Proposed tax would help protect habitat

A proposed $5 tax on each of about 212,000 Snohomish County properties is under review by county officials.

The tax might raise $1 million a year starting in 2007 for the Snohomish Conservation District. The group restores wildlife habitat and advises farmers and other property owners on how to protect the environment.

District officials are asking for the special property tax to provide a stable stream of funding that doesn’t compete with funding for other county services. State law allows conservation districts to seek the tax. Other counties across the state charge similar per-parcel taxes.

The County Council asked County Executive Aaron Reardon to write an ordinance to implement the tax on behalf of the district. The County Council would consider the legislation next month.

That said, it is unclear if Reardon will take a position for or against the tax, said Peter Camp, who oversees land-use issues for Reardon.

“At this point, the executive has not proposed additional taxes,” Camp told the County Council on Tuesday. Drafting an ordinance “doesn’t mean he (Reardon) agrees with the legislation. He may or may not take a position.”

So Reardon “may or may not get his feet wet on this one,” County Council chairman Kirke Sievers said.

Camp said he plans to list pros and cons of the tax for the council to consider.

Reardon included $490,000 in spending for the district in his proposed 2007 budget. Reardon strongly supports the work of the district, but how it is funded isn’t up to him, Camp said.

“Really, it comes down to the council’s decision whether to continue to fund it out of the general fund or a separate assessment of $5 per parcel,” Camp said. “We don’t feel strongly about it.”

The district has a $1.3 million budget, which includes about $600,000 in state grants plus funding from the county Surface Water Management department.

If approved, a $5 tax would apply to most properties in the county, and half the money raised would come from properties within cities in the district boundaries.

Sievers said district officials should seek letters of support from mayors of cities within the boundaries.

“I get a lot of letters,” Sievers said. “Most citizens say ‘no’ to new taxes.”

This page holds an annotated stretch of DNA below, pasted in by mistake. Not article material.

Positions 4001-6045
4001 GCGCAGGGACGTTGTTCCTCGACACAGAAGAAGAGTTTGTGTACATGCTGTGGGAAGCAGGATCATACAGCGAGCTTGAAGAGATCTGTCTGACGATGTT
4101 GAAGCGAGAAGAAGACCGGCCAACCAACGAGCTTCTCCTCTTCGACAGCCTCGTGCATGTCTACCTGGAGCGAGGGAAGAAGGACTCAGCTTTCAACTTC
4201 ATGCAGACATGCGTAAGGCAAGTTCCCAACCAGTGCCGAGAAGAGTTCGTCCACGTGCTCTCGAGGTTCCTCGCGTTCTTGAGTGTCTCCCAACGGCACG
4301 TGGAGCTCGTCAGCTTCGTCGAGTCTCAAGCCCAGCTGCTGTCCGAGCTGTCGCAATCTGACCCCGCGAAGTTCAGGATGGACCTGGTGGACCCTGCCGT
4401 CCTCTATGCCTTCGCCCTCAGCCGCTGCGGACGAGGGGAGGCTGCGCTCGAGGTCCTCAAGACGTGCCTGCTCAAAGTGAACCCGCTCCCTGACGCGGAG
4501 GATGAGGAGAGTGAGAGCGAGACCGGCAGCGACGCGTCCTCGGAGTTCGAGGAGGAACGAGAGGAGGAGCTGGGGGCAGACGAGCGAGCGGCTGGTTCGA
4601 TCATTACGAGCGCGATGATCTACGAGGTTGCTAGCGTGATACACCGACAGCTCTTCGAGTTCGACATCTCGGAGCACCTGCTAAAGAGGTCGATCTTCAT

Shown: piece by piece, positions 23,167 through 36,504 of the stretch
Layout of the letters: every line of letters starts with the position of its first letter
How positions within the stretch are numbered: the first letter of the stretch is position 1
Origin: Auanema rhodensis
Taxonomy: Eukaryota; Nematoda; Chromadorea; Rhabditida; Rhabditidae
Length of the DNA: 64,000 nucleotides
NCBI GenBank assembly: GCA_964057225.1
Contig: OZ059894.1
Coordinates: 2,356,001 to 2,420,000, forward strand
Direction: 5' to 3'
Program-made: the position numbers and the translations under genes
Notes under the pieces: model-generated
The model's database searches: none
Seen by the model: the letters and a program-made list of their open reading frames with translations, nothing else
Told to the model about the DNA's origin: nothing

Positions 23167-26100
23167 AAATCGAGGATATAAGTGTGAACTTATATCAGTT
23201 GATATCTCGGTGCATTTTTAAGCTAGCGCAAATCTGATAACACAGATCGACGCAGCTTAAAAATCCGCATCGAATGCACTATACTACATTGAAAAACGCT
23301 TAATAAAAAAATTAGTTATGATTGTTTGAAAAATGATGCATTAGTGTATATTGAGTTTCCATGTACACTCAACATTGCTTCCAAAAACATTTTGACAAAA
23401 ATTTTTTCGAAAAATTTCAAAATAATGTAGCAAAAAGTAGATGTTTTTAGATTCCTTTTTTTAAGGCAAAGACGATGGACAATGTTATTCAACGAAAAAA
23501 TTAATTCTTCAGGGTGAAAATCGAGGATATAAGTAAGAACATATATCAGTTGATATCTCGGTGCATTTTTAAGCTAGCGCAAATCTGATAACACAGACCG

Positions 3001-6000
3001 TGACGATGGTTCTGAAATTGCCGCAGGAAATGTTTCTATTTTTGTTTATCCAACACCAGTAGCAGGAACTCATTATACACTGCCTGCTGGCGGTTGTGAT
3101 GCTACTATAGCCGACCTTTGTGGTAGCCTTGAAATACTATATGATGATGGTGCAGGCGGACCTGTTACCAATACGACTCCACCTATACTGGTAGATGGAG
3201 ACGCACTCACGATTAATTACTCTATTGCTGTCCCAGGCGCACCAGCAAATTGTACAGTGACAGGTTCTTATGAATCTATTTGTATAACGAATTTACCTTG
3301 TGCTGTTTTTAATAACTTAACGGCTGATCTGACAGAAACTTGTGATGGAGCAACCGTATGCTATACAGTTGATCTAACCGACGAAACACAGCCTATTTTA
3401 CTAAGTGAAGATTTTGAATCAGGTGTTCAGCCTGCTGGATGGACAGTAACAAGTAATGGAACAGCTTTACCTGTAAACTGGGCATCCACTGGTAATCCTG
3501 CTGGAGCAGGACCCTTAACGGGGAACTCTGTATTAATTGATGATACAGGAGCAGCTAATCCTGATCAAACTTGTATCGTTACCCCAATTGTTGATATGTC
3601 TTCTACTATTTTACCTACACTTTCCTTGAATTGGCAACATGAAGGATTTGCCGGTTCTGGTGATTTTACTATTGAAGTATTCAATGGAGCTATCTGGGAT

The council has until the end of November to decide on the $5 tax for 2007 and notify the assessor and treasurer of the new tax.

If adopted, state law gives residents until Dec. 15 to collect signatures from 20 percent of voters in the district to try to reverse the tax, county council chief of staff John Chelminiak said.

Reporter Jeff Switzer: 425-339-3452 or

Tax proposal

What’s new?

A $5 per property assessment is proposed starting in 2007 for the Snohomish Conservation District.

What is the Snohomish Conservation District?

The group coordinates restoration of wildlife and salmon habitat, advises dairy farmers on ways to protect the environment and helps rural and urban property owners in matters concerning agriculture, forestry, wetlands, wildlife and fisheries, soil and water.

Who might pay?

Owners of about 212,000 properties within the district.

Who won’t pay?

Areas of the district excluded from the proposed charge are Camano Island, Tulalip Tribal trust lands, federal lands and some other forestry lands. Also excluded are 23,000 properties in the Stillaguamish Clean Water District, which already pay a fee.

More than 19,000 other excluded properties are within the 1941 city boundaries of Everett, Edmonds, Marysville, Monroe, Index, Darrington, Gold Bar, Sultan and Granite Falls.

Areas annexed by those cities since 1941, when the conservation district was formed, are subject to the proposed assessment.

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